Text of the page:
I’ve taken training that I use at work on the Four Disciplines of Execution. They advocate and show evidence for the fact that people or organizations are really bad at executing goals when they choose too many. If you can narrow it down to one or two Wildly Important Goals (WIGs), the success level goes way way up. So it sounds to me like the Three Monkeys is just a little different reframing of the same idea. I think Franklin Covey would not even advocate listing all 24 things, as you’re likely to get distracted from the two or three WIGs.

    Good stuff though.

  2. For me the 3 main things in my MAP are:

    Fitness
    Alpha (interpersonal)
    Leadership (household)

    I believe those are the things I have been poor at in the past.

  3. @Version3.0 often people have a main core issue that drives most of their problems, but it’s hard to work on that directly.

  4. tigerandplay says:

    foucs is in the DHV:
    1. maintain your frame
    2. lead somewhere
    and high quality sex:
    3. just make a move

  5. Peregrine John says:

    Temptation is to be too general about the 3, which is why breaking it down to a couple dozen is a good way to start. Plus, you’re less likely to get the cart before the horse or forget something crucial if you list things first. So while avoiding a too-broad set of first steps, mine looks like this:
    1. Lead, even if I don’t care
    2. Push hard to a new income source
    3. Bring exercise to the next level of work & regularity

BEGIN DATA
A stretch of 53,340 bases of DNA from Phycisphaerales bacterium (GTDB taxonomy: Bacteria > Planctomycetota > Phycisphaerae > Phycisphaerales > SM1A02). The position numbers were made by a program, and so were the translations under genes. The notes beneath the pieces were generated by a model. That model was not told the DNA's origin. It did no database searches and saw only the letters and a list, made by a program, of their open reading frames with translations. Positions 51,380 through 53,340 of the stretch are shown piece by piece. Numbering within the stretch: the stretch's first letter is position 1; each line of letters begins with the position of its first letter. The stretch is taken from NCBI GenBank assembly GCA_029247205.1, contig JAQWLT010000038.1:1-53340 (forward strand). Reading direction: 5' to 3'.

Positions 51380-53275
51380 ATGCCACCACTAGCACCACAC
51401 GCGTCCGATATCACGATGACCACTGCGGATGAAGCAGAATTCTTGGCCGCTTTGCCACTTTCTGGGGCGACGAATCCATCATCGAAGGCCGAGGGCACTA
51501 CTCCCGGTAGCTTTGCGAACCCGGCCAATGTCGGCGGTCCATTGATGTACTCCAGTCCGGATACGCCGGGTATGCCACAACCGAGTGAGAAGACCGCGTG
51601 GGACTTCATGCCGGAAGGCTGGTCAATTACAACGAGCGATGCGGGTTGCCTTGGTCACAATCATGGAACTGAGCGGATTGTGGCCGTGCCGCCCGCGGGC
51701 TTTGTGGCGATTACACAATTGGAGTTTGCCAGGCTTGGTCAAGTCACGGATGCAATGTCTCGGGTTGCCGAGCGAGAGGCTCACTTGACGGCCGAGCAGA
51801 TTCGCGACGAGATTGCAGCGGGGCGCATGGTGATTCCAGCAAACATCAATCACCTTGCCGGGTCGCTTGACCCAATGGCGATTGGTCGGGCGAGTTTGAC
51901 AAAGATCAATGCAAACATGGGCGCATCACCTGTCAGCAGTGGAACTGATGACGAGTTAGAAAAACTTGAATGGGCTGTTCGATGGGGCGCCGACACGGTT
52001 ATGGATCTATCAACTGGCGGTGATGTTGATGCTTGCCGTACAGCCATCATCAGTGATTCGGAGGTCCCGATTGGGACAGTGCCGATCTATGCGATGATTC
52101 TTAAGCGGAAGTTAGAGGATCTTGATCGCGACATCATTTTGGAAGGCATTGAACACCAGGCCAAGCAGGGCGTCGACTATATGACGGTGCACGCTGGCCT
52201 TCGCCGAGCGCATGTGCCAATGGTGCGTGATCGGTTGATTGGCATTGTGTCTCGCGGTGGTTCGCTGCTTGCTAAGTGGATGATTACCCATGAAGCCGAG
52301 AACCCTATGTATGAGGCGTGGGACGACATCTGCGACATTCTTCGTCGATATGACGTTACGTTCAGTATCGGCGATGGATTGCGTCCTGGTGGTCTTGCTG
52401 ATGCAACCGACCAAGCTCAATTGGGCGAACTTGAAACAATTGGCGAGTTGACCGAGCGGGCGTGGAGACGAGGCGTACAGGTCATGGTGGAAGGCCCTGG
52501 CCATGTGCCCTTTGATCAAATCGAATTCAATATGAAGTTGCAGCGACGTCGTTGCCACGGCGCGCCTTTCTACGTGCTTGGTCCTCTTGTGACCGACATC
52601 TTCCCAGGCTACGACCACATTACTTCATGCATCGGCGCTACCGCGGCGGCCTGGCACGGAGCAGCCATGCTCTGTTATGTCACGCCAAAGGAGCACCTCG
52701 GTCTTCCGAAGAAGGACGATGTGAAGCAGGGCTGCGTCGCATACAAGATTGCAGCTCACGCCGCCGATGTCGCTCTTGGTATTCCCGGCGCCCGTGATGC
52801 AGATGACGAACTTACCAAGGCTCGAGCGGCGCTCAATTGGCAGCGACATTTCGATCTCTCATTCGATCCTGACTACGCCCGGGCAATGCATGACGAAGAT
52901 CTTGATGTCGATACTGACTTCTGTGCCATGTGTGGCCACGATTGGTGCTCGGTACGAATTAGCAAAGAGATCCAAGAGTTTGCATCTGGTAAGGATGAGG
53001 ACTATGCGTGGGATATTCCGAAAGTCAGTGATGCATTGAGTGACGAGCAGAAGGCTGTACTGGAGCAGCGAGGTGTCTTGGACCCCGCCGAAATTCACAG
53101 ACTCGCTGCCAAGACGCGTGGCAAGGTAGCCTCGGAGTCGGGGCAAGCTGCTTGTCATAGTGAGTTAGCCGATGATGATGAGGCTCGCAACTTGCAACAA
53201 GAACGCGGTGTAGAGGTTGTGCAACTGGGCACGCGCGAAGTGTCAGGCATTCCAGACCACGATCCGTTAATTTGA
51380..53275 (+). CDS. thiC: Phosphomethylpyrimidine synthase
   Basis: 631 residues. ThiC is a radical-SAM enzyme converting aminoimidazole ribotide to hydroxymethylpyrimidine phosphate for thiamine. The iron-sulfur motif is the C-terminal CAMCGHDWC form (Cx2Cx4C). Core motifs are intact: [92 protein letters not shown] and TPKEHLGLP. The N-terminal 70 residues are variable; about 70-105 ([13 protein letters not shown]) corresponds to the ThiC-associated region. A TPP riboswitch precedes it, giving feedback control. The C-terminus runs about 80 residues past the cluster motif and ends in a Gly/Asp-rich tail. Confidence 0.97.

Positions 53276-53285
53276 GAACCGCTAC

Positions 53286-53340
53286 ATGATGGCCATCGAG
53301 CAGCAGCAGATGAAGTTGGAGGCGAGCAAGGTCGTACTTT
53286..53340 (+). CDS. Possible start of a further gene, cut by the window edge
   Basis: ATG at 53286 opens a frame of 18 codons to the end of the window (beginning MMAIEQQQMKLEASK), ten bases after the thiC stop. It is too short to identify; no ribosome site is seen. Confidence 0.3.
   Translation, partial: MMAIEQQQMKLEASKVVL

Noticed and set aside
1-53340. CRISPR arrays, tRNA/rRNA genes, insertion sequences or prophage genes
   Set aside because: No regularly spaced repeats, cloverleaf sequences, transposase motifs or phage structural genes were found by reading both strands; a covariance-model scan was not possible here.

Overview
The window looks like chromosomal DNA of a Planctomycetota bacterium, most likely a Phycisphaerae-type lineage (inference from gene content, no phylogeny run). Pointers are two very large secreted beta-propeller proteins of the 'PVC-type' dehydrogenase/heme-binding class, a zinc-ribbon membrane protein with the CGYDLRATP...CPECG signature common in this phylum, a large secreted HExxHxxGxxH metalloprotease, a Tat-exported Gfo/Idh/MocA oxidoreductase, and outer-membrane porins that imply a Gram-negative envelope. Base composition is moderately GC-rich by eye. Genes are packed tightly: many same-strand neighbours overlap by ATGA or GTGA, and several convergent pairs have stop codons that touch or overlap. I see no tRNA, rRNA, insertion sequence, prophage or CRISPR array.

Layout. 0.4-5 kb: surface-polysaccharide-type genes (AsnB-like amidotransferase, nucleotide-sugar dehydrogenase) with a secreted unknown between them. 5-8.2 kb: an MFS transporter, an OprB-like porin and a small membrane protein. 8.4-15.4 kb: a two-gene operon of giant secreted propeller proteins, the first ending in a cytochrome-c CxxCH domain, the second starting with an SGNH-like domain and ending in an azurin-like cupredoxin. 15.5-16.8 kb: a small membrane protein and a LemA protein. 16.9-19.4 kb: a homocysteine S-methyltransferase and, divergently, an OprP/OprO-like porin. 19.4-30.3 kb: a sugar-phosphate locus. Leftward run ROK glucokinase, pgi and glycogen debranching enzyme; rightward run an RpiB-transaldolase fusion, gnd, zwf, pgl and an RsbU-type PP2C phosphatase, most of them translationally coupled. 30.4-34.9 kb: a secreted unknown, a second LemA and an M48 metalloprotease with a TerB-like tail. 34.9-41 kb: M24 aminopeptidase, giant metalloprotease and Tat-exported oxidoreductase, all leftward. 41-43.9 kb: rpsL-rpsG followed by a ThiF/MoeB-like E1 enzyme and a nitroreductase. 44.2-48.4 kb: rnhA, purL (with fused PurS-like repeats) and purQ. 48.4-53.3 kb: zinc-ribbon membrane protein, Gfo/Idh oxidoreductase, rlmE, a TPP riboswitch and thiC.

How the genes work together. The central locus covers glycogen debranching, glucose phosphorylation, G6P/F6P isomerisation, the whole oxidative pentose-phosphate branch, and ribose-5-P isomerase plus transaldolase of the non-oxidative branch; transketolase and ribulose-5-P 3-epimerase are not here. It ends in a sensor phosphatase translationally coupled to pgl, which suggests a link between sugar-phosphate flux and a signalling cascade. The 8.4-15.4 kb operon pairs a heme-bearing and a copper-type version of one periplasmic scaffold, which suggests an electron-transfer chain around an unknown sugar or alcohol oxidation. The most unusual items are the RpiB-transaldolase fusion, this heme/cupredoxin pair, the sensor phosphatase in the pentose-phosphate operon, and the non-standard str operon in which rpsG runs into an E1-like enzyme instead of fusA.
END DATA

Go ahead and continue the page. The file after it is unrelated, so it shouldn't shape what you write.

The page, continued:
6. I’m a big fan of doing things in threes so this really resonates. Its easy enough that even on my worst days I can find three things lying around and do something with them. Thinking in “threes” seems a little OCD but its worked wonders for me as far as keeping a cleaner house and I’m really enjoying the tidier me!

    Right now, I’m working on small scale stuff that takes minutes because I’m in a bit of high state of anxiety. Anything too vague or too general seems dauntingly overwhelming. Since this week is almost over I’ll write down three for next week.
    1. Make a Dentist appt
    2. Make a GYN appt.
    3. Spend 1 hour in my studio playing.

  7. Brian M. says:

    This is brilliant, and something I’m going to start this right away. In fact, I’m going to get a whiteboard to keep next to my desk for this purpose. I’m noticing that some of the other commenters have been making some pretty general statements like “be alpha”, well, duh, but that’s a lifestyle thing. I think for this to work best it needs to be three specific and completeable tasks, otherwise you’ll never be able to get the satisfaction of putting the monkey back and taking on a new problem.

    For me, I need to:
    1) Edit a manuscript.
    2) Scrape my soffits.
    3) Finish a project I’m working on.

    Those are my monkeys and I’m stickin’ to them.

  8. Milf-in-Training says:

    Monkeys, like goals need to follow the SMART rule:

    Specific: cleat and simple
    Measurable: you can tell when you’ve succeeded
    Attainable: you *can* do this
    Relevant: it’s important
    Time Bound: you set a time to complete the goal.

    My current three:
    Lose 15 lbs by the end of September
    Work out a plan to lower my debt by the end of July
    Declutter the living room by Monday

  9. No more diet soda
    3 glasses of water/day
    Exercise 5x this week

  10. Oof. So many things.